Medical researchers face a hurdle when studying cells under an optical microscope — the laws of physics. Obtaining an image of anything below a certain size is complicated; optical apertures and the wavelength of visible light play havoc with clarity. Known as the diffraction limit, it was first encountered by German physicist Ernst Abbe in 1873, and limits the resolution to 200 nanometres (nm) at best (or 200 billionths of a metre). Continue reading
CNBP is happy to announce its newest Research Fellow based at Macquarie University, Dr Simone De Camillis.
Simone will be working with CNBP Chief Investigator Prof. Jim Piper and his team to further explore the UCNP super-resolution technology for advanced biological applications, as well as collaborate across the wider CNBP community.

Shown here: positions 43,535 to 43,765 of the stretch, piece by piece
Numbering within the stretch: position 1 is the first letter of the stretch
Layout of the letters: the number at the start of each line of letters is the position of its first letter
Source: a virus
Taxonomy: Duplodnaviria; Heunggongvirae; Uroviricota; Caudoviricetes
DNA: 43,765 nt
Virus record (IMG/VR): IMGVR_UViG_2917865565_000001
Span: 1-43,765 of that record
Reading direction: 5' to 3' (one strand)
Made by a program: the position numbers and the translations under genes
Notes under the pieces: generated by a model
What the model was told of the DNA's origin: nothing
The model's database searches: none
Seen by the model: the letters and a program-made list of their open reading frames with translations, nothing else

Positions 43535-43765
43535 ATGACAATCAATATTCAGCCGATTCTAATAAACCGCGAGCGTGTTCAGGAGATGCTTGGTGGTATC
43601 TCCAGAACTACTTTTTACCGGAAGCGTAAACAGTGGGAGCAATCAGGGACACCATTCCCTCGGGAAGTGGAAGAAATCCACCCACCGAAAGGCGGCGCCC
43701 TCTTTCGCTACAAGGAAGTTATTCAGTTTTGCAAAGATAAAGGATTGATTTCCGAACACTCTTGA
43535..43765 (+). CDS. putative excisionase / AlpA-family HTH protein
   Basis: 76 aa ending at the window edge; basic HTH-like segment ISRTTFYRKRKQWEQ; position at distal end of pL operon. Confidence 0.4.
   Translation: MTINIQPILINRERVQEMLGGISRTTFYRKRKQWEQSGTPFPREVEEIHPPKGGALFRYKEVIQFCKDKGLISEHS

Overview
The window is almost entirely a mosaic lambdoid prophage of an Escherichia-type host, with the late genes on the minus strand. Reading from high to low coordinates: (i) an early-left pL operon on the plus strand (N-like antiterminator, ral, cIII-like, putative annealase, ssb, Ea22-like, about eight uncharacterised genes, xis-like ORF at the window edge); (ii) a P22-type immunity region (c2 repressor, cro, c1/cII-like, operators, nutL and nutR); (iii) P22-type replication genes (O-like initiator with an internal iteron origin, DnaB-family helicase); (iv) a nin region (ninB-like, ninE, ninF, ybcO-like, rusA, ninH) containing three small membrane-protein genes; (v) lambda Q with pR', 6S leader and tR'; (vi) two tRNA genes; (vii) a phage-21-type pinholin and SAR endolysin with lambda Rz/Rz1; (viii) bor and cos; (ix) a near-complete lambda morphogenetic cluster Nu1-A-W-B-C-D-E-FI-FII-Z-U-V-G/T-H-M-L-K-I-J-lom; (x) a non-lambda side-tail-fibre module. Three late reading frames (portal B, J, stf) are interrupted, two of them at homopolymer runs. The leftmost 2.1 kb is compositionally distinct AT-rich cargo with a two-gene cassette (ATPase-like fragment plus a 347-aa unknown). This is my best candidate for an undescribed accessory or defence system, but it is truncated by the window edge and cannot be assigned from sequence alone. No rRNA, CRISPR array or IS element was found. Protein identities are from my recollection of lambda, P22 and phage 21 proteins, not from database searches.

Simone completed his PhD at Queen’s University Belfast where he investigated ultrafast electrodynamics in nucleosides and aromatic amino acids. Studying the photo-chemistry of the building blocks of life is a fundamental step for understanding processes leading to mutation, damage and the alteration of the biological functions of the relative macro-molecule.
He has also worked as experimental physicist at the French Research Centre CEA in the optical characterisation of HgCdTe Infrared array detectors used for space and astrophysics applications.
His expertise includes femtosecond and attosecond laser technology, pump-probe interferometric systems, ultrafast molecular dynamics and time-of-flight mass spectroscopy.
Welcome to the team Simone!